Coffee is an energy booster as people also intake extra cups while working and multiple researches have also underlined benefits of it such as decreased cancer risk, cardiovascular diseases, and Type 2 diabetes.
However, studies have also revealed that if it is consumed heavily, it may result in a higher risk of heart disease, stroke, and dementia. So the question arises, how much coffee should you drink?
Evidence suggests that normal intake is not bad for health, but it should not be consumed for health benefits, according to a report which quoted a member of the American Society for Nutrition, Tricia Psota as saying.
"I would never recommend that individuals who don't consume caffeinated beverages start incorporating them into their day for any reason," Psota said.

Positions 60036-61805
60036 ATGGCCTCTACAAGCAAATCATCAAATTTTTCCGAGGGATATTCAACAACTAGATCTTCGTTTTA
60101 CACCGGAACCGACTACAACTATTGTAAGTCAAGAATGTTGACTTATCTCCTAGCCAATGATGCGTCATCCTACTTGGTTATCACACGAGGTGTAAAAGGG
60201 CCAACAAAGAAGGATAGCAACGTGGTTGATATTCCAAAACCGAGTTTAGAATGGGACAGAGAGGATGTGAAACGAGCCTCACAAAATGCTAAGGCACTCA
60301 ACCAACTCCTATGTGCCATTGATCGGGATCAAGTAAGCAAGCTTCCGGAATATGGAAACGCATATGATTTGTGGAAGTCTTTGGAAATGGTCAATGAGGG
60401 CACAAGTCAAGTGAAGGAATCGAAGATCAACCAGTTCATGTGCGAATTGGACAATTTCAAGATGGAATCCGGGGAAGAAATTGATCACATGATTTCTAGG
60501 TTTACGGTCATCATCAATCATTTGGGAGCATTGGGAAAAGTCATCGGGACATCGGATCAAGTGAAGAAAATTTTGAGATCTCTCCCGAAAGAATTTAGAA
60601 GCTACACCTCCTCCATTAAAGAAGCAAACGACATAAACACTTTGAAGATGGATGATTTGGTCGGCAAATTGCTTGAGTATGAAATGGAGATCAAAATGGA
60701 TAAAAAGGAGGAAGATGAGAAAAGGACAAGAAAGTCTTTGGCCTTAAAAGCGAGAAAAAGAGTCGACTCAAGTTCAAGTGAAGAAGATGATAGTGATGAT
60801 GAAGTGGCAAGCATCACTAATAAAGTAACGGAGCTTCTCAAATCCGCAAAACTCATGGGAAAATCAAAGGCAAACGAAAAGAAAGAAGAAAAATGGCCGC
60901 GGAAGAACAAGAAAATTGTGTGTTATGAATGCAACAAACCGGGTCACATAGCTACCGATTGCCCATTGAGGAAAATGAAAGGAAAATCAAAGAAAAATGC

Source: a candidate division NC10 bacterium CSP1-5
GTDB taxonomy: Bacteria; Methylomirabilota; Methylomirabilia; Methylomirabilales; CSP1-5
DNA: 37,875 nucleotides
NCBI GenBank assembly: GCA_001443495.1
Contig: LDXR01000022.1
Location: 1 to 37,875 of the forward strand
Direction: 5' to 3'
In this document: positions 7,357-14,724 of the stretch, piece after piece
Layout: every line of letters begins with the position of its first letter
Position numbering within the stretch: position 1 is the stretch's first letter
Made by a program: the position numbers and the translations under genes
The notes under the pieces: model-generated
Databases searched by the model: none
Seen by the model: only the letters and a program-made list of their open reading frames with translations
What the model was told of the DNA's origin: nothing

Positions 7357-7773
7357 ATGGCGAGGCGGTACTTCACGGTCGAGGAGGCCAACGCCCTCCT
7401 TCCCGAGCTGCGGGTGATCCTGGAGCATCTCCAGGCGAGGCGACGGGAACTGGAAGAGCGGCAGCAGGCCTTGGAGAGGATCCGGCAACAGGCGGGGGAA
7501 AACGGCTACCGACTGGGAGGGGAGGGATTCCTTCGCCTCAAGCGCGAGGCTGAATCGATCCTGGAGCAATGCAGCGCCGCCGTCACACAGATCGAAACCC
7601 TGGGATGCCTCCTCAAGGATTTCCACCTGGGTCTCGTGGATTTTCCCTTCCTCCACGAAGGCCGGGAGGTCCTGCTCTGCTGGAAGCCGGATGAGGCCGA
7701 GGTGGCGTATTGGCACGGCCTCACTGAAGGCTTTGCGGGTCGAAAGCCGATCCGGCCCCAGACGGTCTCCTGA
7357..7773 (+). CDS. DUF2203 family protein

According to the Food and Drug Administration, it should be at 400 milligrams daily, or around four or five 8-ounce cups.
It further said that people would not feel the effects of caffeine such as erratic heartbeat, or vomiting, unless they drink about 12 cups a day.
But 400 milligrams can sometimes come with undesirable side effects, including anxiety and trouble sleeping, Psota said.
She also underlined that bodies have different tolerance levels as she can't tolerate more than one or two cups a day. "So I definitely stay below that FDA recommendation," she said.
She recommended 200 milligrams for pregnant or breastfeeding people because the caffeine can pass on to the infant through breast milk.
Research revealed that during pregnancy, caffeine can lead to lower birth weights among newborns, and another 2021 study found that those whose intake was moderate during pregnancy were at lower risk for gestational diabetes.
Coffee can also risk to those who are diabetic or have cardiovascular disease if has added sugar or cream, said Nikki Cota, a dietitian at the Mayo Clinic in Arizona.